• new requirement or increase of vasopressors – 87.8%
    • fluid bolus >15 ml/kg to maintain the target blood pressure – 13.2%
  • STROBE Compliant

 

Findings

  • CV-instability group were significantly older, high SOFA scores, and higher rates of ischemic heart disase, NYHA 3/4 heart failure, poor oxygenation (SPO2/FIO2 ration), pressors, fluid bolus/total, systolic/diastolic BP, and more commonly respiratory failure and cardiovascular instability as the reason for intubation.
  • CV-stability group was less likely to receive propofol and at lower doses and more likely receive ketamine.
  • Notably, CV-instability patients were less likely to be intubated by emergency physicians versus anesthesiology.
  • Anesthesiologists were more likely to use propofol and more emergency medicine physicians using ketamine.
  • Higher incidence of CV-instability in ischemic heart disease and heart failure, noninvasive ventilation and apneic oxygenation, and in the 30–45° head-up position.
  • ICU mortality associated with:
    • vasopressors/fluids without hypotension (OR, 1.47; 95% CI, 1.21–1.79)
    • systolic blood pressure <90 mm Hg for >30 min despite vasopressors (OR, 2.65; 95% CI, 1.87–3.75)
    • systolic blood pressure <65 mm Hg (OR, 1.89; 95% CI, 1.31–2.71)
    • cardiac arrest (OR, 8.79; 95% CI, 5.46–14.7)
  • Inverse Probability Treatment Weighting2 (IPTW) analysis found that the only treatment effect with significance associate with the entire CV-instability group was propofol usage (OR, 1.23; 95% CI, 1.02–1.49).
    • No treatment effect, including propofol use or dosage, was associated with those meeting cardiovascular collapse criteria.

 

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Category: Critical Care

Title: Ultrasound Central Line Confirmation

Keywords: ultrasound, central Line, confirmation, venous, cavoatrial junction, agitated saline, pneumothorax (PubMed Search)

Posted: 8/30/2022 by Zach Rogers, MD
Click here to contact Zach Rogers, MD

Takeaways

Traditionally, internal jugular and subclavian central line placement has required chest x-ray confirmation of correct placement (venous cavoatrial junction placement) as well as demonstrating lack of complication (no pneumothorax) prior to use of that central line. However, current evidence supports similar if not superior complication identification and placement confirmation with ultrasound,(1-7) allowing for a much quicker confirmation time than traditional chest x-ray, which can be vital in critically ill patients who need immediate medication administration.

Venous placement is confirmed with prompt visualization of microbubbles in the right atrium and ventricle with a rapid flush of 5-10 ml of agitated saline via the distal central line port. Additionally, if the opacification occurs <2 seconds after injection then the catheter tip is sufficiently distal in the central venous system to not require additional verification. Additional confirmation of lung sliding in both lung apices will rule out pneumothorax.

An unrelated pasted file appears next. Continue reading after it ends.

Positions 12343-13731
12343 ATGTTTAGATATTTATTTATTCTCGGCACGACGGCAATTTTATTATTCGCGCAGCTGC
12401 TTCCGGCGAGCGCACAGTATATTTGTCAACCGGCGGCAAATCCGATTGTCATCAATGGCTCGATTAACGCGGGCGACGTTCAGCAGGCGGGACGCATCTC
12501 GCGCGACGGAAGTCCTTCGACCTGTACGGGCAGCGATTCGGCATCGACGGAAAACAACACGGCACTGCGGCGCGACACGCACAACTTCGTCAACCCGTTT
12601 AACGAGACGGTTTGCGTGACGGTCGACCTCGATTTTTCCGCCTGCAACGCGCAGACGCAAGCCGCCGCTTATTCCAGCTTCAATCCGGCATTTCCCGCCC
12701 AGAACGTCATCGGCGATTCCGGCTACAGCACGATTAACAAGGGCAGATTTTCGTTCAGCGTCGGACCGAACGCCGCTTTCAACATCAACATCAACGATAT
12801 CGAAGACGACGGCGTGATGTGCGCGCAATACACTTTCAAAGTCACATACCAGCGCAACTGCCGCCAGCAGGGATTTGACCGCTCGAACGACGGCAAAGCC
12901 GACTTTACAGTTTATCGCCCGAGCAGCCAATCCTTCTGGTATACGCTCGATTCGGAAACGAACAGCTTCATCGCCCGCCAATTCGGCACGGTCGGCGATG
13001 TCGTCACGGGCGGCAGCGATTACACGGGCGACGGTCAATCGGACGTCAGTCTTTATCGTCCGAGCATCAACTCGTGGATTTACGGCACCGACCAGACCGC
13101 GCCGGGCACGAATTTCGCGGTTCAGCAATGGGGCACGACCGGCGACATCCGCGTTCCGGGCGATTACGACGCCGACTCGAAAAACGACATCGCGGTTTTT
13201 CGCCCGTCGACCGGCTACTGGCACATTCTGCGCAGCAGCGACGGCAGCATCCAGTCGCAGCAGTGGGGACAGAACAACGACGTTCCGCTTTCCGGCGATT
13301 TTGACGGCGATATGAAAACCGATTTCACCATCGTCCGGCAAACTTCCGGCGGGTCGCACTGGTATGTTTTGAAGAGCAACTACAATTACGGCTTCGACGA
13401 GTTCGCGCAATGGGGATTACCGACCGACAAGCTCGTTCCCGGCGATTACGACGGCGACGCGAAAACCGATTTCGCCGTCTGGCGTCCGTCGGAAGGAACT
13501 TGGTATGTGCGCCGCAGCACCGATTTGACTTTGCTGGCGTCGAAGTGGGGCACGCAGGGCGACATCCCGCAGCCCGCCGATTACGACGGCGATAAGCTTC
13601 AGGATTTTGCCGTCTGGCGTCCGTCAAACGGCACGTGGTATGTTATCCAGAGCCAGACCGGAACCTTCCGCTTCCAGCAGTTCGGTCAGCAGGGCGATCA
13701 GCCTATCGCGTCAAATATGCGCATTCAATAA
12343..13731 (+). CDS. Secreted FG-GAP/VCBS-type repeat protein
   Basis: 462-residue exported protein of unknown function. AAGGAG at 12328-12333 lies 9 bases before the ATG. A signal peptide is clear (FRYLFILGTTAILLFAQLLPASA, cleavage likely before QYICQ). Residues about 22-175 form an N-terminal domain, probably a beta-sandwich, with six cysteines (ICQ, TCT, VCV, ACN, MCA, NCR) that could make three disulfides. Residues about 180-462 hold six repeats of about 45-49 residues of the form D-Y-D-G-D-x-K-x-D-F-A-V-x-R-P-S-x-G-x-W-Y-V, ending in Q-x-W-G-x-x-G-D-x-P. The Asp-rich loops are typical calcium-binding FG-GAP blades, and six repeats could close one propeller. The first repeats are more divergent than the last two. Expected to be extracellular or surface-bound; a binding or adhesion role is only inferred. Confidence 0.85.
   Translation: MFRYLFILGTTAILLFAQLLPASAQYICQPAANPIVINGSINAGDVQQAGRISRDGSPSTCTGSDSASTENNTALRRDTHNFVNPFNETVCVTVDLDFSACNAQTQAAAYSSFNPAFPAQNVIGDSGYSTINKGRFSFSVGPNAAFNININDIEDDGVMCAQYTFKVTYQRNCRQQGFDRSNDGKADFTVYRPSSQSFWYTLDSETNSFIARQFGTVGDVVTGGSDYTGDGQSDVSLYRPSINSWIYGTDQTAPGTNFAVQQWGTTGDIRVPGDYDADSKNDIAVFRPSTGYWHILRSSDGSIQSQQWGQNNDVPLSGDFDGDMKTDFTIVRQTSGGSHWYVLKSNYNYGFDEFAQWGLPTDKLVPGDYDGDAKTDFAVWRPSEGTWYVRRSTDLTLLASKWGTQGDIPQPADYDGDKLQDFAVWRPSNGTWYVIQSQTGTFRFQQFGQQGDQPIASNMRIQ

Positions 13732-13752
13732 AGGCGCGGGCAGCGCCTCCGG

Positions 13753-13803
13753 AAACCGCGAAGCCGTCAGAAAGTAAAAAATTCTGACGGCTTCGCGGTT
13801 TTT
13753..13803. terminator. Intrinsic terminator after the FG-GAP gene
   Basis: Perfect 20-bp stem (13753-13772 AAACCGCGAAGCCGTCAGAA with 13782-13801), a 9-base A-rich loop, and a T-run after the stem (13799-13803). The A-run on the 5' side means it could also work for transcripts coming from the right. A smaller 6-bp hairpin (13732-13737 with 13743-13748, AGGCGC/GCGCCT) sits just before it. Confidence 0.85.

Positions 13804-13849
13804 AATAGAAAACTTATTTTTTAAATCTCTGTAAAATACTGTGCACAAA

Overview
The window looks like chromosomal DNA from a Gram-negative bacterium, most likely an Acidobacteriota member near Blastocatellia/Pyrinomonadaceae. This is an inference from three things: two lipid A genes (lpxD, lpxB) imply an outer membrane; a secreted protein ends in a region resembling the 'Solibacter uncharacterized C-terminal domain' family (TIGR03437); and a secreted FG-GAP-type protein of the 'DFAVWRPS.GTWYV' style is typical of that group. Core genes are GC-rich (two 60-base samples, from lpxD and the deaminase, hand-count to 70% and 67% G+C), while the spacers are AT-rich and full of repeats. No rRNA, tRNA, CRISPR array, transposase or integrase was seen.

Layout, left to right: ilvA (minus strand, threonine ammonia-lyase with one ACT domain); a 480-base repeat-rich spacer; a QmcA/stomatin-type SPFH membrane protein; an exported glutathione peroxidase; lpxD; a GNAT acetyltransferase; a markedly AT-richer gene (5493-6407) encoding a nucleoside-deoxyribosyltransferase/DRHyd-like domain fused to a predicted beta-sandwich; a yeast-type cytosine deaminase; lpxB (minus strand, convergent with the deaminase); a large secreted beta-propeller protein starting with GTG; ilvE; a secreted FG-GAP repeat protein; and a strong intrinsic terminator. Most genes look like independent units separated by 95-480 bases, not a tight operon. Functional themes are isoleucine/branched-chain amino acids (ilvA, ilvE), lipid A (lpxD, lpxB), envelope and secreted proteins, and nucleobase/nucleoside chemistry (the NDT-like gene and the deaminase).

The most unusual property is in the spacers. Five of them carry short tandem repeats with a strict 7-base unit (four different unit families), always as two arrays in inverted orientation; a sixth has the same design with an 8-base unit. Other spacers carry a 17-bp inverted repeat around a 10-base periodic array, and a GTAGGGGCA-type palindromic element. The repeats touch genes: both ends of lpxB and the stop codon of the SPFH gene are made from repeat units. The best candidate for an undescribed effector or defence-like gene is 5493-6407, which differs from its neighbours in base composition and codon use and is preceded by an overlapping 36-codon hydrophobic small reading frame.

Some authors recommend checking the contralateral internal jugular vein to ensure that the central line catheter has not traveled up the internal jugular towards the head, however this may be redundant as long as the time from agitated saline injection to right atrial visualization of microbubbles is clearly less than 2 seconds.

Bottom Line: Utilization of ultrasound for central line placement confirmation is a relatively simple, rapid, safe, and accurate means of confirmation of venous catheter placement and catheter tip location, as well as ruling out pneumothorax complications.

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Category: Critical Care

Title: Avoid Over-Sedation of Intubated ED Patients

Keywords: analgosedation, sedation, intubation, (PubMed Search)

Posted: 8/23/2022 by Kami Windsor, MD
Click here to contact Kami Windsor, MD

 

Deep sedation in the ED has previously been associated with longer duration of mechanical ventilation, longer lengths of stay, and higher mortality.1 Current guidelines recommend light sedation, consistent with a goal RASS of -2 to 0, for most critically-ill patients in the ICU.2

The ED-SED3 multicenter, pragmatic, before-and-after feasibility study implemented an educational initiative (inservices, regular reminders, laminated sedation charts) to help target lighter sedation depths in newly-intubated adult patients without acute neurologic injury or need for prolonged neuromuscular blockade.

  • 415 patients (196 pre-, 219 post-intervention), majority white (50%) and black (40%)
  • Main reasons for intubation: sepsis, trauma, airway protection